Wednesday, January 04, 2012

Coming Soon: The Second Ascent of Newt Gingrich

This looks like it was captured with a webcam in front of a TV set or something, but it was the only YouTube clip I could find of the scene I want to use to set up this post:

The situation isn't precisely analogous, but it's a good start. The thing to take away from it is that Mitt Romney can't win the New Hampshire primary next week. By "can't win," I mean that even the most crushing victory there will get him a yawn, but failing to pull away from the pack will just highlight his vulnerability.

As I noted in my Iowa wrap-up last night, Romney is the wounded gazelle. He entered this presidential race as the presumptive GOP frontrunner, and after six years of campaigning in Iowa, he "won" that state's caucus -- if the returns from Iowa really are finally final -- by a whopping eight votes, polling almost exactly as well in first place this year as he did in second place four years ago.

There's a smidgen of a chance that he'll take his big fall in New Hampshire: Instead of romping, or even credibly edging out his opponents, ending up in a three-way dogpile like he just did with Rick Santorum and Ron Paul in Iowa. If that happens, Newt Gingrich is more likely than Santorum to be the third guy in the mix.

The more likely scenario is that he ekes out a barely credible New Hampshire victory (anything less than 40%), then comes to grief in South Carolina (I know just the town for his primary night party there).

Who's going to bring him to a halt in South Carolina?

I know a lot of my readers want very much for Ron Paul to win the GOP presidential nomination. Sorry, I still don't see it happening. Like it or not, the bulk of Republicans still aren't with him on foreign policy, and the social conservatives don't trust his "states' rights" approach to issues they agree with him on. He does best in smaller states where a grass roots ground game and dedicated activist base pump him up versus turnout ... and even in those states, he's not winning outright. He's not going to win South Carolina. He's not going to win Florida. Dream of a deep enough split to get to a brokered convention if you want, but he's certainly not going to arrive in Tampa Bay with a majority of delegates.

Rick Santorum ran a hell of a campaign in Iowa (contrary to the claims of some Paulistinians who are screaming "fraud!"). He spent most of his time there, and most of his money there. He visited all 99 counties, and he had 250 volunteer county and precinct workers. And as a 100% Catholic candidate, he had the advantage of an electorate that's 23% Catholic. South Carolina is 7% Catholic. Absent a miracle of some sort, it's all downhill from here for Santorum. He doesn't have the money to buy South Carolina, and he doesn't have time to build the kind of ground game there that he ran in Iowa.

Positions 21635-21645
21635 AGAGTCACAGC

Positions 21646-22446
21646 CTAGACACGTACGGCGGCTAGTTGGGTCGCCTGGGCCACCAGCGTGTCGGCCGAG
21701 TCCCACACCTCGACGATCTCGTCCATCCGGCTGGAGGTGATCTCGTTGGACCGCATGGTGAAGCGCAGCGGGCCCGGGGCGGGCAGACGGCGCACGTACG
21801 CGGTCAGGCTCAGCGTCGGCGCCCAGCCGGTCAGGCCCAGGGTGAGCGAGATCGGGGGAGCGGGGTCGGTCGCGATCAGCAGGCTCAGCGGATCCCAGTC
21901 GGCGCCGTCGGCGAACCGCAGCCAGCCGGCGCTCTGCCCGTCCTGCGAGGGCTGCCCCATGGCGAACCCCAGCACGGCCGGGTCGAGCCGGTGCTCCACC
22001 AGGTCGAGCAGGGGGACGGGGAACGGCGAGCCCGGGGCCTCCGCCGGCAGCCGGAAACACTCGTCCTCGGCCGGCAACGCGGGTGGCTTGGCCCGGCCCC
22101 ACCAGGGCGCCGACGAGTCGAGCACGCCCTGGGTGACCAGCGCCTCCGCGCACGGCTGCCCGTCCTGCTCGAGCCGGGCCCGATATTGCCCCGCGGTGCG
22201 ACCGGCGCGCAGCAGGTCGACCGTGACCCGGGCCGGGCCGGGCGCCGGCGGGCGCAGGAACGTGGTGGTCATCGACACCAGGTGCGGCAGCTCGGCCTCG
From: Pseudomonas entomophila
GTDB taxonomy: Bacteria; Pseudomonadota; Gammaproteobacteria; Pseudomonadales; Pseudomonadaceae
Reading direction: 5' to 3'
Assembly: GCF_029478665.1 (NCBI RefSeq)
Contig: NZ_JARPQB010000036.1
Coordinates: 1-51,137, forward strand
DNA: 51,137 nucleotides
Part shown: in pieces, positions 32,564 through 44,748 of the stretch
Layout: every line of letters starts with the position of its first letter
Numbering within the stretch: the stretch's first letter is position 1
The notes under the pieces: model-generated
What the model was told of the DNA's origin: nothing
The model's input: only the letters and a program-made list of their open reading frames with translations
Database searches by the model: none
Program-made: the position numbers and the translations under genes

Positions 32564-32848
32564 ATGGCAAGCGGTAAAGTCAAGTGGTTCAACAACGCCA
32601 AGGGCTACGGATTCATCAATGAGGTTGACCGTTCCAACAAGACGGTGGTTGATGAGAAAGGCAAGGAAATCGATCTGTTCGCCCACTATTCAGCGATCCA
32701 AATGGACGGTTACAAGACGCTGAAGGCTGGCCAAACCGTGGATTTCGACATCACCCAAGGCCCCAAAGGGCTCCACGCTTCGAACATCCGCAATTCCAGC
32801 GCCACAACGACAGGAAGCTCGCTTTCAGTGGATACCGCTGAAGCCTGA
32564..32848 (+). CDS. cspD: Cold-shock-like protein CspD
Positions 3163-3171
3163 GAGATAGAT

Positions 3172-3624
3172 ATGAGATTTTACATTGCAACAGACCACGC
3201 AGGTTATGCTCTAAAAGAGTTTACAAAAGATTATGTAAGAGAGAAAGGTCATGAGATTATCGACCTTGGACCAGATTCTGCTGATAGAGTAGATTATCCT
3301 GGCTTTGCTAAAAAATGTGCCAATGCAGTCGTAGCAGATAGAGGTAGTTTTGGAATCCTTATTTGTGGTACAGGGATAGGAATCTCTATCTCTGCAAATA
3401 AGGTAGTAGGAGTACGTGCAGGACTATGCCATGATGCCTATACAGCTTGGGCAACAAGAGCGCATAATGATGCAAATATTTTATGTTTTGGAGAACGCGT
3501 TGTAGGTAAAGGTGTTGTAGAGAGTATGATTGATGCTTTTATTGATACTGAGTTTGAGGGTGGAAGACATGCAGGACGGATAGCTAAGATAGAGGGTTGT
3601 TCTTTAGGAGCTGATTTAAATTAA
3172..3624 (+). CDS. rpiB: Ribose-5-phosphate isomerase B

Michele Bachmann "suspended" her campaign about the time I started writing this post, and after her Iowa finish she didn't have the gas to get to South Carolina in fighting shape anyway.

It looks like Rick Perry's still in, but he's run a lackluster campaign so far, so much so that the pundit buzz continues to be that he's just basically burning money to make work for a raft of consultants who weren't able to get on payroll with other campaigns.

I'm not ready to write Perry off completely just yet, but the "Mitt is too moderate but I can't stomach Paul" vote is about to start coalescing either around Perry or around Gingrich, and Gingrich has the advantage.

The next two big primaries are in South Carolina and Florida, southern states adjacent to Gingrich's native Georgia. If he shuts Perry down there, it's going to be tough for the Texan to catch a break -- next comes the Nevada caucus, where Romney and Paul (and maybe Jon Huntsman, if he's still playing at this) will suck any anti-Gingrich air out of Perry's efforts.

By Super Tuesday, I expect the three remaining candidates who remain in the contest in anything but name to be Gingrich, Romney and Paul, with Gingrich in a clear lead for the nomination.

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